The Internet of Things will soon connect formerly simple objects to the Internet -- like in-home appliances or even dog collars -- in order to glean information from them, or allow devices to automatically share important information with each other.
Cisco (NASDAQ: CSCO ) estimates that there will be nearly 50 billion connected 'things' by 2020, and some have pushed estimates even higher. Even if a fraction of these connected things come online, it's clear there will be substantially more Internet-enabled devices in our near future.
So how does this effect existing wireless bandwidth? For one, it could put a strain on existing cellular networks, which is why Qualcomm (NASDAQ: QCOM ) is backing a new long-range and low power Wi-Fi standard. Others think a completely new cellular network devoted exclusively to connected things is needed. Or, depending on whom you ask, there's absolutely nothing to worry about at all.
Right now, there hardly appears to be a consensus on tackling growing Internet of Things, or IoT, bandwidth, with Cisco even saying that there's no real problem. On the company's blog earlier this month, Cisco's director of thought leadership, Thomas Barnett, Jr., wrote this about machine-to-machine devices:
"Despite the volume of connections (and market buzz), M2M applications won't have a significant impact on traffic in the near-term. Due to the low-bandwidth nature of many M2M apps, they accounted for less than 1% of global IP traffic 2013 and will represent less than 2.8% of global IP traffic by 2018."
Not everyone is so optimistic though.
One of the main ideas behind limited bandwidth for Internet of Things devices is the fact that these things will use wireless spectrum to send their signals. Much like smartphones, connected things will send data via cellular signals, which can already reach capacity in high-traffic areas like cities.
In a recent Phys.org article, Ian Oppermann wrote that the megahertz frequencies that allow wireless communication are allocated for television signals, radio stations, emergency services and mobile phones. Another subset of communications, particularly the potential size of IoT, could put a tremendous strain on that spectrum.
Oppermann wrote, "While we continue researching new ways to make spectrum use more efficient, and future allocation of spectrum blocks may change over time, the fundamental situation is that spectrum is an increasingly rare resource."
That thinking mirrors another article in InformationWeek, which referenced a recent survey showing that while 70% of the companies surveyed expected wireless bandwidth demand to increase, only 15% of companies are planning on expanding their networks. The gap in demand for wireless bandwidth and capacity could end up crippling IoT, particularly in parts of the world where limited capacity already exists.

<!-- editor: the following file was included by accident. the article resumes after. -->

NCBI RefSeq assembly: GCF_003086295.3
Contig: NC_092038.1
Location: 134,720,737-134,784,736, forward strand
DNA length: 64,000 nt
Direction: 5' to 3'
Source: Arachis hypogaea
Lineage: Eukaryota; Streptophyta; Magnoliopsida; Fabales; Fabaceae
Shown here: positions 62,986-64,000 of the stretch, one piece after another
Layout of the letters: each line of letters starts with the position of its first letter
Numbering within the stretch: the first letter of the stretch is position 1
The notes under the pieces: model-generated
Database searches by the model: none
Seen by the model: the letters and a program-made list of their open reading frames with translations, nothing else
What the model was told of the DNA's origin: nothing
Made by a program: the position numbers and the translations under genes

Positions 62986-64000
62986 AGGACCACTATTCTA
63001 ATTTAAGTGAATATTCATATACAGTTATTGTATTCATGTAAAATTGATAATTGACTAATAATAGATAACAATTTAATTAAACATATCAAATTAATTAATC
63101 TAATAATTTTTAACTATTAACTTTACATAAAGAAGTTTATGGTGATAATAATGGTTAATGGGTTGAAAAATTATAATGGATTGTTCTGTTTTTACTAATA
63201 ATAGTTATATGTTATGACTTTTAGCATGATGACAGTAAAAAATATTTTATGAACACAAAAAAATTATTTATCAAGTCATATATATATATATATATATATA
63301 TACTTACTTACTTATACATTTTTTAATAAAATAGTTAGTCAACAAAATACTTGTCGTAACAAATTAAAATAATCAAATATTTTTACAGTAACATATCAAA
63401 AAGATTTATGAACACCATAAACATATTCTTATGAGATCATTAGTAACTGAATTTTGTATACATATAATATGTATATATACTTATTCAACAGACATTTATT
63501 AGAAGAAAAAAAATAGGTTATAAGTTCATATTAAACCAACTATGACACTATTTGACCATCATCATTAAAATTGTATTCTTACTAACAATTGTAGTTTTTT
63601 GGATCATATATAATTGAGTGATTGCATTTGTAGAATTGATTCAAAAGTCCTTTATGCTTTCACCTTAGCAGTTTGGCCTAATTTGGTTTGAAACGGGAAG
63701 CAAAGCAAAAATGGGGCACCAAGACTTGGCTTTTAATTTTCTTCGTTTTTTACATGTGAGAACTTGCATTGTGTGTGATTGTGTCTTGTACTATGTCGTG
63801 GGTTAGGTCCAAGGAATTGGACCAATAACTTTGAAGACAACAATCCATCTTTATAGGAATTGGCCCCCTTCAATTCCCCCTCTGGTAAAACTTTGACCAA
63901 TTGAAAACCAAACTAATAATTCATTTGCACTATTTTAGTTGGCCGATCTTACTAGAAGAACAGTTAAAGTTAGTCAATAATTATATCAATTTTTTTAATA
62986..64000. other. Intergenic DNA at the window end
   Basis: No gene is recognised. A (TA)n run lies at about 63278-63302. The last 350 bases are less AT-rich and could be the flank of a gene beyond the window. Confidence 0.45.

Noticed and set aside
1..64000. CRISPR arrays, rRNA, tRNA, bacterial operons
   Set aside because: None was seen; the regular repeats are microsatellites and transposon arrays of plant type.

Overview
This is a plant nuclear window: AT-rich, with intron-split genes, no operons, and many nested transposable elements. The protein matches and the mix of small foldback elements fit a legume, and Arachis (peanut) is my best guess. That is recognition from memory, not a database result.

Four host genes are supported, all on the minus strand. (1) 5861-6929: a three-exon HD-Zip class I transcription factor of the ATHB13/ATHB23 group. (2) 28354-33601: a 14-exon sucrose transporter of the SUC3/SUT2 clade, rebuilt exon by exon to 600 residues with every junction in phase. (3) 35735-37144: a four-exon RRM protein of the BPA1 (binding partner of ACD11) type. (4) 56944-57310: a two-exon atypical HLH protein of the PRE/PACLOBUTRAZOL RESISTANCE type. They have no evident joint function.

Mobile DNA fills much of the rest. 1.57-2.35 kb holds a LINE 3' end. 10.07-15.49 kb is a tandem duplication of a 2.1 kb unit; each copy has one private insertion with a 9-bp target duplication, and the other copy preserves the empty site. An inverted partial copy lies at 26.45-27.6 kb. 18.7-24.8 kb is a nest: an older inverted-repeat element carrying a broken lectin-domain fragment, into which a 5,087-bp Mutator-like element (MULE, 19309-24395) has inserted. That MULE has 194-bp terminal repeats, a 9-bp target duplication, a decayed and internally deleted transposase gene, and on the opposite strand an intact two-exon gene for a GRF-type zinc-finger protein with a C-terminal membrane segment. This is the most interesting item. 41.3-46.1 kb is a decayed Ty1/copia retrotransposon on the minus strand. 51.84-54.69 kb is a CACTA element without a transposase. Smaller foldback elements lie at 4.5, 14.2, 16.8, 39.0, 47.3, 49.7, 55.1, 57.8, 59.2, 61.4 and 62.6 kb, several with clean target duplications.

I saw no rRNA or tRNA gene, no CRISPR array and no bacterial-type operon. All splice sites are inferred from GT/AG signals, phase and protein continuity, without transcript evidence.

Whether or not IoT devices use just a fraction of the bandwidth that will be available in the future or take a significant portion, some companies have already begun tackling the problem head on.
Qualcomm is backing a long-range, low power Wi-Fi standard that could be used for Internet of Things devices. U.S. companies are considering such a network that would allow soon-to-be billions of connected things to send wireless signals without weighing down existing cellular networks. While it's still in development, part of the network is expected to launch in 2016.
A French start-up company, SigFox, is taking a different approach though. In an MIT Technology Review post last month, Tom Simonite mentioned that SigFox is building out a small cellular network in Silicon Valley exclusively for IoT devices. It's part of the company's ambitions to build a worldwide IoT cellular network, and it already has part of it live in France.
Simonite wrote, "Objects connected to SigFox's network can operate at very low power but will be able to transmit at only 100 bits per second -- slower by a factor of 1,000 than the networks that serve smartphones. But that could be enough for many applications." SigFox's network could help solve spectrum and bandwidth problems by ensuring that the large amount of IoT devices don't max existing networks out.
Foolish final thoughts
While there may be a legitimate concern for limited bandwidth in the Internet of Things world, I tend to think that companies will continue creating ways to both increase network capacity and decrease bandwidth usage by devices. Of course some things like spectrum are more or less fixed, but creating cellular networks exclusively for IoT devices and then off-loading those connections occasionally onto Wi-Fi networks might be the solution.
Over the past decade we've added billions of connected mobile devices that devour massive amounts of data, and yet companies have built and expanded networks to keep them running. I can't imagine the same won't be true for the Internet of Things, particularly when these connected devices will use a fraction of the data that our mobile devices are currently using.
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